Does Japan Celebrate Lunar New Year?
The most important holiday in Japan is the New Year (Oshgatsu). People begin cleaning and decorating their homes, preparing special delicacies, throwing parties, and writing greeting cards weeks before New Year’s Day ( Ganjitsu). The Japanese festivities are over by the time Japan’s Asian neighbors begin their own New Year’s celebrations in late January or February.
Japan is one of the few East Asian countries that does not celebrate the Lunar New Year, which is one of the world’s major holidays.
Does Japan celebrate the Lunar New year like the same country in Asia?
No Longer Lunar
As part of the Meiji Restoration, Japan adopted the Gregorian calendar in 1873 in order to bring the country in line with the West. At the time, many Japanese elites believed that Asian practices were inferior to Western ones and would hold Japan back unless they were abandoned.
When the Meiji administration decided to adopt the Gregorian calendar, they simply projected lunisolar calendar events onto the new calendar rather than modifying the dates. As a result, Ganjitsu, the first day of the lunisolar calendar year, fell on January 1, the first day of the Gregorian calendar year, delaying Japan’s and its neighbors’ New Year’s celebrations by one month.
In contrast, China introduced a dual-calendar strategy in 1912, in which traditional festivals were scheduled using the Chinese lunisolar calendar and the Gregorian calendar for all other purposes.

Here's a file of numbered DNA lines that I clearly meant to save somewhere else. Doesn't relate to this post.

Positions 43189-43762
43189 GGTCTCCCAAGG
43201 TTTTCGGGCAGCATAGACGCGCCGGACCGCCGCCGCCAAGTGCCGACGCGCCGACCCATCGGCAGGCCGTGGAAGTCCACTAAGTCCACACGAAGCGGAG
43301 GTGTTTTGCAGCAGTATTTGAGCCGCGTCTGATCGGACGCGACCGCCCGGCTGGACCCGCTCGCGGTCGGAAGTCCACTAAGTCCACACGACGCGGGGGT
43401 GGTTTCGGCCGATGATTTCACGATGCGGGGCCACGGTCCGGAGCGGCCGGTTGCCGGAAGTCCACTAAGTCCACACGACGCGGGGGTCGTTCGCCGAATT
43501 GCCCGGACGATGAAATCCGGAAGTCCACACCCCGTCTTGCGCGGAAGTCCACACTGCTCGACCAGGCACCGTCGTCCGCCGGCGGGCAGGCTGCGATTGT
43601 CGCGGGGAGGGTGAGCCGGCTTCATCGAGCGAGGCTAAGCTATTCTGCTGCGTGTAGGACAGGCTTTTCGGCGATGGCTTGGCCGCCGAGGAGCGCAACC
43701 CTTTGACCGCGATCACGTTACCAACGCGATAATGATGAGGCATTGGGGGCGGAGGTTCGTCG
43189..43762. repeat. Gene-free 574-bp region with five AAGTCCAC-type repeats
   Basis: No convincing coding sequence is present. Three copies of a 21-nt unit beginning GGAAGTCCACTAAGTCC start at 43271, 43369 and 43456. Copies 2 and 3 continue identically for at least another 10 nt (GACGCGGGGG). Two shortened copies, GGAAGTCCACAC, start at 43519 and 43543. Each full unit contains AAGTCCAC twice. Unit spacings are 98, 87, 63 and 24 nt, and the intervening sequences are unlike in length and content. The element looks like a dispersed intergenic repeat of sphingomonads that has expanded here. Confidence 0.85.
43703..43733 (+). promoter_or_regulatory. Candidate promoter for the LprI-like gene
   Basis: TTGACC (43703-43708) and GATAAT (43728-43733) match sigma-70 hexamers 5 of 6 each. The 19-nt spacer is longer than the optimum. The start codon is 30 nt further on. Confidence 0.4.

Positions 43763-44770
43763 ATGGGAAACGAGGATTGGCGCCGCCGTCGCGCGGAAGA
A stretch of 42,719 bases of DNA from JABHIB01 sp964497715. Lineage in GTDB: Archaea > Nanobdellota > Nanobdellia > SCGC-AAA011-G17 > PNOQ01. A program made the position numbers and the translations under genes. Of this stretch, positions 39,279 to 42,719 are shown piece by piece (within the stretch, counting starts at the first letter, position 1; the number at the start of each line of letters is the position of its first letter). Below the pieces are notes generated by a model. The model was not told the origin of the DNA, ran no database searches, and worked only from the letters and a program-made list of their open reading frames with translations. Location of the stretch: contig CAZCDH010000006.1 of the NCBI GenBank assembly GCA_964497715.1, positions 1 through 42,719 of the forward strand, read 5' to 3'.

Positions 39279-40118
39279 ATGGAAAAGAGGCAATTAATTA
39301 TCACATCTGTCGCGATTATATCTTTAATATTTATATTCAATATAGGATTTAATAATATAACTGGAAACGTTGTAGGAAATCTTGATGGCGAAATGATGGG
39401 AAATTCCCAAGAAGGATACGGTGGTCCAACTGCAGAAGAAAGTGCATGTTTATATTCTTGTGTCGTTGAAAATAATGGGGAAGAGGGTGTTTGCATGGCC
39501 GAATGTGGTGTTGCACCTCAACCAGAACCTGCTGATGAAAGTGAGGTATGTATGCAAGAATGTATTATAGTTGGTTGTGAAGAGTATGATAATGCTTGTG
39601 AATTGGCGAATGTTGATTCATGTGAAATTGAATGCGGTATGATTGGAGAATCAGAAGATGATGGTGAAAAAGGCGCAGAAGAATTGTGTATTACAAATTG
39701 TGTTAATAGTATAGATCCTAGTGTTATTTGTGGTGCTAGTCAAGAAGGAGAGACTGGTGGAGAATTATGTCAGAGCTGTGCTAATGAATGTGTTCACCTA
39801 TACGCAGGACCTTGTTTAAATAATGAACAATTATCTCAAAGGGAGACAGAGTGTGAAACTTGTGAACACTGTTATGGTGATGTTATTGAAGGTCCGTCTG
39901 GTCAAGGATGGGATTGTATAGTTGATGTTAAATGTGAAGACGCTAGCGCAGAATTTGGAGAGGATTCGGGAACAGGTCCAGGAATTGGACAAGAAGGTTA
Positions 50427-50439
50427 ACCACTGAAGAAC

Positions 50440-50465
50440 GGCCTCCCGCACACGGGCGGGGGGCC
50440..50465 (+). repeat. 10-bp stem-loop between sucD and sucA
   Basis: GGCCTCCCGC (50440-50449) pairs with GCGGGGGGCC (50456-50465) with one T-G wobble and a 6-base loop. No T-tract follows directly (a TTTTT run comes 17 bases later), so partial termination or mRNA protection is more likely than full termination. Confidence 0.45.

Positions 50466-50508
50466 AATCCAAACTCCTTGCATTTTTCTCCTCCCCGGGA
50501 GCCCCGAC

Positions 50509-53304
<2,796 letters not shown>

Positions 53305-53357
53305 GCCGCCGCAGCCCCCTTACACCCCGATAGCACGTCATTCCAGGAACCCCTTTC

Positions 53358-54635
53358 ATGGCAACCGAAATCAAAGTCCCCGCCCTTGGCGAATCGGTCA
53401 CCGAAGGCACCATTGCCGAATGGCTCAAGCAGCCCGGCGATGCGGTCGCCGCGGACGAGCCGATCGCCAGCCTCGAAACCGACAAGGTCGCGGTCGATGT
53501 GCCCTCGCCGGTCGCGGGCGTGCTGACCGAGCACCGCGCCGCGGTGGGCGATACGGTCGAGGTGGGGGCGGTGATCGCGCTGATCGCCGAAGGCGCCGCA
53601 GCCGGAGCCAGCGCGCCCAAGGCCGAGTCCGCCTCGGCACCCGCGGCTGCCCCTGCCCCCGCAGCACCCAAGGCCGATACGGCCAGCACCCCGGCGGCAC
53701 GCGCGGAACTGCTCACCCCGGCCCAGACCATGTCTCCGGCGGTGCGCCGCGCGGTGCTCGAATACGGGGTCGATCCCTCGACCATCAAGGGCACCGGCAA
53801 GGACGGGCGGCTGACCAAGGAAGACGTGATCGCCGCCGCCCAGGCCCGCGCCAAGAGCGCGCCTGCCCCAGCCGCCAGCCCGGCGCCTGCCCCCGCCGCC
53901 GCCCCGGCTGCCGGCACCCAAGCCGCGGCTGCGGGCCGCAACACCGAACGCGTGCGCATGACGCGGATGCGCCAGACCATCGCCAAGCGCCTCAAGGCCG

The edict to stop the use of the lunisolar calendar was issued so abruptly that people had little time to prepare for the New Year. There wasn’t enough time to bake year-end rice cakes, therefore one had to buy New Year’s rice cakes from the rice cake shop, according to author Asano Baid (1816-1880).
Some people hung the kadomatsu, a traditional ornament made of bamboo and pine, on the second day of the twelfth month, while others did not.
At first, there was a lot of resistance to the transition, and many people celebrated the Lunar New Year far into the 1900s, especially in rural areas. However, the lunisolar calendar eventually vanished entirely from Japan’s daily life.
That is, nearly entirely. You can still see traces of Japan’s Lunar New Year celebrations if you know where to look.
Lunar New Year Festivals in Japan
As previously stated, there are a variety of public events held to commemorate the Lunar New Year, such as those hosted in Yokohama. The lion dance is a significant Lunar New Year custom that ranges from charming and funny lion dances to dramatic martial arts exhibitions.
How to Celebrate the Japanese Lunar New Year
Even yet, the Japanese New Year celebrations incorporate the Chinese zodiac animals, maintaining their symbolic significance. The fact that so many Chinese immigrants and their offspring continue to reside in Japan and keep this significant occasion alive for both themselves and the tens of thousands of people who attend the festivals is another reason why Lunar New Year celebrations are still held there.
Anyone can celebrate the Lunar New Year in Japan by simply adhering to the aforementioned customs and going to a festival or open gathering. You only need to locate the Chinatown that is most nearby.
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Special cuisine for the Lunar New Year
There are certain meals to be savored during this time of year, particularly Chinese cakes, as with other celebrations. However, because Japan is Japan, other sweets are also relished throughout the Lunar New Year.
With wagashi (traditional Japanese sweets) shaped after the Chinese zodiac animal for that year or with little cakes shaped like the New Year’s animals, Japanese patisseries and bakeries celebrate the New Year.
Experience the fun and enrichment of the Lunar New Year in Japan.
1. Do People Celebrate the Lunar New Year in Japan?